Truthfully, though, the most damaging thing about these “tips” is that many, if not most, people think they’re good. A whole assload of people believe this advice really is good, and believe the people giving it are qualified to do so. I can’t adequately express how harmful this sort of thing really can be, and how far back it will set your guitar playing if you take the bait and buy into it.

We humans are equipped with some accurate bullshit detectors, and even though the alarm sounds when we hear garbage like I listed above, many of us ignore its warning. People go against their gut feeling for a variety of reasons we’ll get into in another post, but for now, just know that it’s an easy trap to fall into. Also, know it’s completely avoidable.

Get in the habit of asking questions about the legitimacy of the advice you’re given.

You can ask the “expert” who’s pontificating, but honestly, that probably won’t do much good, at least directly. After all, they’re not likely to tell you what you need to be doing, then admit to being clueless when pressed on those same points. But … you can ask them to elaborate on their advice, or go deeper on any specifics thereof, then use that B.S. Meter we talked about to gauge the truthfulness of their response.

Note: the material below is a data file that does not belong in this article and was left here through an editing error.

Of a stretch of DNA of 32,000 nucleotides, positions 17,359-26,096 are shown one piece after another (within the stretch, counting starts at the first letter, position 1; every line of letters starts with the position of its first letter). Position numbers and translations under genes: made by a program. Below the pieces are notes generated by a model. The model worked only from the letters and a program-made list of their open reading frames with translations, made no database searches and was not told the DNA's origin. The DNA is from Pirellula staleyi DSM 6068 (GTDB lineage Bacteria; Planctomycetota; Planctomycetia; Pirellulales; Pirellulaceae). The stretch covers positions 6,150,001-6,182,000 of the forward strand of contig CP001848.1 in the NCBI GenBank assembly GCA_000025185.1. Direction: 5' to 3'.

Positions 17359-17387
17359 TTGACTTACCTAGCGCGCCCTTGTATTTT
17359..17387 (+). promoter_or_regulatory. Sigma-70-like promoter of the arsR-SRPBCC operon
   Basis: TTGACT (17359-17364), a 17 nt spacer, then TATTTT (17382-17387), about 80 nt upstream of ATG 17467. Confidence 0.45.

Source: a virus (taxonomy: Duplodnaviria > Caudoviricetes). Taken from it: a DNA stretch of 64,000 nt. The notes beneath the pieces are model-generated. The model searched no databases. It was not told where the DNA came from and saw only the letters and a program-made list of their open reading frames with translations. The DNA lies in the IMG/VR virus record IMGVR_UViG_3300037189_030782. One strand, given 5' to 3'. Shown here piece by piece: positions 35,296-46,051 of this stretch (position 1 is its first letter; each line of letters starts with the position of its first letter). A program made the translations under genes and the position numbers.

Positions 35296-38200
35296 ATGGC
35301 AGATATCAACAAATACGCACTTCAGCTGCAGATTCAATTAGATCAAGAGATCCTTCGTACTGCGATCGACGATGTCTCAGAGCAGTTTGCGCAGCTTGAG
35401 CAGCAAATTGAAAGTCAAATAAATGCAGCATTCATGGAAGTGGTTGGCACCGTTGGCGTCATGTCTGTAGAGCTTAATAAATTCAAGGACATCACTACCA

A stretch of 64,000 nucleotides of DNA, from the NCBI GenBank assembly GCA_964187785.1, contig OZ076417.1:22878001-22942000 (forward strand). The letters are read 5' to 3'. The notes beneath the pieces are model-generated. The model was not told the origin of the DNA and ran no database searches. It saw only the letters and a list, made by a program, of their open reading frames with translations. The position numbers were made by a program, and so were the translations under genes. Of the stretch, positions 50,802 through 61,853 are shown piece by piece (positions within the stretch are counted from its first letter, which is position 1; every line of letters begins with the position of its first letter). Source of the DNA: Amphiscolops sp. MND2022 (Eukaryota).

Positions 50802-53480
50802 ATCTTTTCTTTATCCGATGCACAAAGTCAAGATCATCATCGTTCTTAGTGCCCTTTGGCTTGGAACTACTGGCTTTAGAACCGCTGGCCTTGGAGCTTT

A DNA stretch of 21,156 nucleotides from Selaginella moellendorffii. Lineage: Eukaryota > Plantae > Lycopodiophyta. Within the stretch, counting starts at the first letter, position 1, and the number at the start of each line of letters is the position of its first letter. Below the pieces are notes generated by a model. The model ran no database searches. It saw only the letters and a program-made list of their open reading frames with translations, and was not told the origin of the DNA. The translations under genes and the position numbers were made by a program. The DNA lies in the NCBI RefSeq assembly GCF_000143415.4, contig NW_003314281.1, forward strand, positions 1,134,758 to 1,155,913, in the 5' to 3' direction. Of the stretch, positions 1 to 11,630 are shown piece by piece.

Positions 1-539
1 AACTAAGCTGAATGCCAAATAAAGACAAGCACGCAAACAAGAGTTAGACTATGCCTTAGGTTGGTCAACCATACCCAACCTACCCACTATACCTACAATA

More importantly, once you’ve got more info to process, ask yourself questions about what you’re hearing. You won’t always know the correct path to follow as a result, but you’ll almost always know what not to do, which can be more useful. Sometimes, doing the opposite of what you’re told will actually yield the best results, so don’t rule out that option either.

Most people don’t know what they want, and even fewer know how to get it.

Yep, this goes for those “experts”, too. Probably even goes double for them. Ask yourself the right questions, learn to trust yourself and gain confidence in your ability to steer your own ship, and you’ll be that much closer to knowing what you really want from your guitar playing, and the best way to get there.

Let those other douchebags blow hot air and feel important: you don’t have to invalidate their need for acceptance by crushing them outright (although, that’s a viable option if you want to), but you damn sure don’t have to buy what they’re selling, either.

As radically ambitious guitarists seeking personal excellence through a results-oriented approach, we don’t have to be “nice” with this tripe, or the people spewing it, either.

Learn to listen to and trust yourself. Don’t believe the hype.

*P.S. – The “experts” also say you need to have an image with every article you write, so today, they’re getting blacked out.*